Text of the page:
I have been searching all internet and haven't found an "acceptable" answer for it yet. I hope you guys can help me!

I was reading a text in the website KawaJapa about 分かる and the sentence 日本語が分かる. As a matter of fact, わかる is 自動詞 and means something like "understandable" and not "to understand" which is transitive, so "Japanese is understandable/comprehensible to me (私には)".

Following this line of thought, 見える would be the same: 富士山が見える, "Fuji-san is visible". However, I was watching one lesson in Youtube from the channel Nihongonomori about the uses of ために・ように and he gave two sentences that confused me:

  1. 生徒分かるように、ゆっくり話します。
  2. 見えるように、手を振る。

I understand the meaning of both sentences, but if I analyze it based on what was taught in Kawa Japa's website, then it doesn't make sense to me because both sentences would sound like:

"The students are understandable" and "he is visible"

When I know the sentences actually mean:

  1. "so the students will understand..." and
  2. "so he sees (me)..."

Shouldn't the sentences be, for example:

  1. (テキストが)生徒分かるように、ゆっくり話します。
  2. (私が)彼見えるように、手を振る。

So which sentence is more appropriate? Nihongonomori's

  1. 生徒分かるように、ゆっくり話します。
  2. 見えるように、手を振る。

or mine:

  1. (テキストが)生徒分かるように、ゆっくり話します。
  2. (私が)彼見えるように、手を振る。

I hope I could express my doubt in a clear way. Sorry for the big text.


  • 彼が見えるように <-- 確かに・・「He is visible」って思っちゃいますよね・・
    – Chocolate
    Mar 31 '18 at 2:48
  • Related: japanese.stackexchange.com/q/609/9831
    – Chocolate
    Mar 31 '18 at 2:56
  • @Chocolate Are you suggesting that 彼が見えるように、手を振る sounds wrong, or just that 彼が見えるように sounds like "He is visible" when read out of context? Mar 31 '18 at 7:39
  • @Chocolate Maybe I misunderstood. I understood your comment to mean that when you hear 彼が見えるように you think of "he is invisible", but the OP says the translation should be "so he sees (me)", so I got confused. Mar 31 '18 at 14:21
  • 1
    @user3856370 The latter, I guess... (ごめんね、コメント書きなおそうと思って消しちゃった)You're right, I meant when I hear/see 彼が見えるように I'd interpret it as "he's visible" (when there's no context)... to clearly say "so that he can see me" and avoid any confusion I'd probably say 彼に見えるように.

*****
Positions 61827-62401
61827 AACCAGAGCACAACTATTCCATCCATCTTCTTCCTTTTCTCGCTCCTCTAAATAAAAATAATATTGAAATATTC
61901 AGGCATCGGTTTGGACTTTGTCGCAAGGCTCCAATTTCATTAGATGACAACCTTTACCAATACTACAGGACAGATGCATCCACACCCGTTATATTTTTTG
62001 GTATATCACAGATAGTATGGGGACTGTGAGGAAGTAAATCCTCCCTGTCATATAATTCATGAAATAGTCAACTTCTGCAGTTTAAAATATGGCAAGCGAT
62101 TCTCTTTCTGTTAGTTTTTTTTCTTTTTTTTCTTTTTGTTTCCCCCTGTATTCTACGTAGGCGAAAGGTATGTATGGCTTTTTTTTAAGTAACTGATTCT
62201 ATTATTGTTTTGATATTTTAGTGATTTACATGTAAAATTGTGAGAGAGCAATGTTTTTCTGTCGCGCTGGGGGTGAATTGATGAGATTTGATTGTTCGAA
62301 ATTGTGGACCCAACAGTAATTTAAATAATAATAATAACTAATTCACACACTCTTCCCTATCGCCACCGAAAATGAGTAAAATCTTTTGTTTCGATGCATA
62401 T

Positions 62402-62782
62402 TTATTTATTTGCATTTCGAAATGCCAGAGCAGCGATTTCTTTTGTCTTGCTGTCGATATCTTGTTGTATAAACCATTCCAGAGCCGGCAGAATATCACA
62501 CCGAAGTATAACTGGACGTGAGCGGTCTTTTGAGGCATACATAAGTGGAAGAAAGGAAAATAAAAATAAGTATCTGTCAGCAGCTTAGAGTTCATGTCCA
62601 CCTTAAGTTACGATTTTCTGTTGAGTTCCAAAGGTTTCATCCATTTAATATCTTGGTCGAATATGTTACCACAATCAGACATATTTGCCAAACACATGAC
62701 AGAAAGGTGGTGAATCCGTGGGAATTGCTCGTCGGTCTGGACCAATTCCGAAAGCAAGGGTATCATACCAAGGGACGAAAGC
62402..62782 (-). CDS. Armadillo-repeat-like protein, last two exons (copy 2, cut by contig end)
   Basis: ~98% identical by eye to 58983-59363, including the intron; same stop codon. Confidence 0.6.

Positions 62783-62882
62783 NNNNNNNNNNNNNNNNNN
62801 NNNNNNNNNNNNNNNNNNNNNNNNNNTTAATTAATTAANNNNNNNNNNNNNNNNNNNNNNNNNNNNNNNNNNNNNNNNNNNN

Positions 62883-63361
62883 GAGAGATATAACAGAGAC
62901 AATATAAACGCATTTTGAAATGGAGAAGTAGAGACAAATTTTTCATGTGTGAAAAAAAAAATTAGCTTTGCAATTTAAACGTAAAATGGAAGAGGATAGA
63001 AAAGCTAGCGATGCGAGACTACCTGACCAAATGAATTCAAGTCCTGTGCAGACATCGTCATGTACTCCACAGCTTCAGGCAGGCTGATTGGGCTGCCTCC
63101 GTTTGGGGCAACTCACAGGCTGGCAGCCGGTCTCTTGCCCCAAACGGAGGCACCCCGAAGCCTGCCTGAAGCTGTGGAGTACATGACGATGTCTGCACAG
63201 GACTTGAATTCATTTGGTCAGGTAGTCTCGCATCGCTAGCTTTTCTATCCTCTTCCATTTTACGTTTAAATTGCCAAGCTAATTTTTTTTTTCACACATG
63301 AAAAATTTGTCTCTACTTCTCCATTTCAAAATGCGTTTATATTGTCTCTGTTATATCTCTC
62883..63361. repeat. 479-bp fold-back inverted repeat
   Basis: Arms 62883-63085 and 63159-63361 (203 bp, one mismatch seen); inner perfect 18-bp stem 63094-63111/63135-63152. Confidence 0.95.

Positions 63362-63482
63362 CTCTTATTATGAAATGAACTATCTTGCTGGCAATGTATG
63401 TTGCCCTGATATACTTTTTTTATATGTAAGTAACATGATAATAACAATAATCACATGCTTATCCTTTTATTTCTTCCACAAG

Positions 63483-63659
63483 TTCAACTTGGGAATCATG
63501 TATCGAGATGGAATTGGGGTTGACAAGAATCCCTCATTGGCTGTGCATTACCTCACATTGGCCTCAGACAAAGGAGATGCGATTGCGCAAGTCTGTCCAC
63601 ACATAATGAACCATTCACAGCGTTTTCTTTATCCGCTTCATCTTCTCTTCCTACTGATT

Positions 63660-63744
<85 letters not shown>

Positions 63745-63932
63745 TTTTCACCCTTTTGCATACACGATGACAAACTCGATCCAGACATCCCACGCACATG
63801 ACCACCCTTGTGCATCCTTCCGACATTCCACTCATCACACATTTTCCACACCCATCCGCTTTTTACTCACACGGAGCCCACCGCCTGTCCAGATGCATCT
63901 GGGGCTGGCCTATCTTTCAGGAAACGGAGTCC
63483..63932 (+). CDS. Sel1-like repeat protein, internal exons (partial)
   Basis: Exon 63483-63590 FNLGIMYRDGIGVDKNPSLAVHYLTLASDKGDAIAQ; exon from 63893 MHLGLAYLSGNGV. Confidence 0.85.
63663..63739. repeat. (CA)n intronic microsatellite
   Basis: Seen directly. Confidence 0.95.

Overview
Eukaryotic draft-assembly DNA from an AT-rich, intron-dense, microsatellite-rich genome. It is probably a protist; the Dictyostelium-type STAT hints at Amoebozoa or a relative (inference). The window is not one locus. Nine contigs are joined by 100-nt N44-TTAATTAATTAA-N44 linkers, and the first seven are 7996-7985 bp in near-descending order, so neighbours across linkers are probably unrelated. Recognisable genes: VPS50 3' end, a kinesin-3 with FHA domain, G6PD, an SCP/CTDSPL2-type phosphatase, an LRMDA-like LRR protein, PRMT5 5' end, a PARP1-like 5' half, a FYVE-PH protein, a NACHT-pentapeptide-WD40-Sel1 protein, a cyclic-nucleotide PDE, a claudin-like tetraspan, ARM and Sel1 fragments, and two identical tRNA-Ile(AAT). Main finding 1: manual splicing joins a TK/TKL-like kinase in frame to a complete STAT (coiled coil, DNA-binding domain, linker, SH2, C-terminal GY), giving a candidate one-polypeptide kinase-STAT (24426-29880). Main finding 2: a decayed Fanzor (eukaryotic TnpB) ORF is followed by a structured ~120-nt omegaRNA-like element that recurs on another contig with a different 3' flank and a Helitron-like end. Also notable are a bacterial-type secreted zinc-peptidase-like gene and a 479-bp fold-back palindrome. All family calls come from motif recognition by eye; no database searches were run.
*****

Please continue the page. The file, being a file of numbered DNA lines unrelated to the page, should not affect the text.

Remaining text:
– Chocolate
    Mar 31 '18 at 14:24
  1. 生徒が分かるように、ゆっくり話します。
  • 日本語が分かる
  • 生徒が日本語が分かるように、私はゆっくり話します。
  • 生徒が日本語のテキストが分かるように、私はゆっくり読{よ}みます。
  • 生徒が日本語のテキストが理解できるように、私はゆっくり読{よ}みます。
  1. 彼が見えるように、手を振る。
  • 富士山が見える
  • 彼が富士山が見えるように、私は彼を高台{たかだい}に案内{あんない}します。
  • 彼が私が見えるように、私は手を振る。
  • 彼が私に気づくように、私は手を振る。

生徒分かるようにゆっくり話す and 生徒分かるようにゆっくり話す are interchangeable. In short, X + が + potential-form can both mean "X can do" and "one can do X; X is doable". (Consider わかる as a kind of potential verb.) You have to infer the correct interpretation from the context.

Unsurprisingly, when X is an animate object the sentence tends to mean "X can do", whereas when X is an inanimate object the sentence tends to mean "X is doable". It's usually not difficult to determine the correct meaning in one way.

  • このキノコは食べられます。 This mushroom is edible.
  • 彼は食べられます。 He can eat (it). ([?]He is edible.)
  • 星が見えます。 I can see stars.

Some sentences can be ambiguous if there were no context at all:

  • 彼は殺せます。 (Someone) can kill him. / He can kill (someone).
  • 彼が見えます。 I can see him. / He can see it (e.g., the stage).

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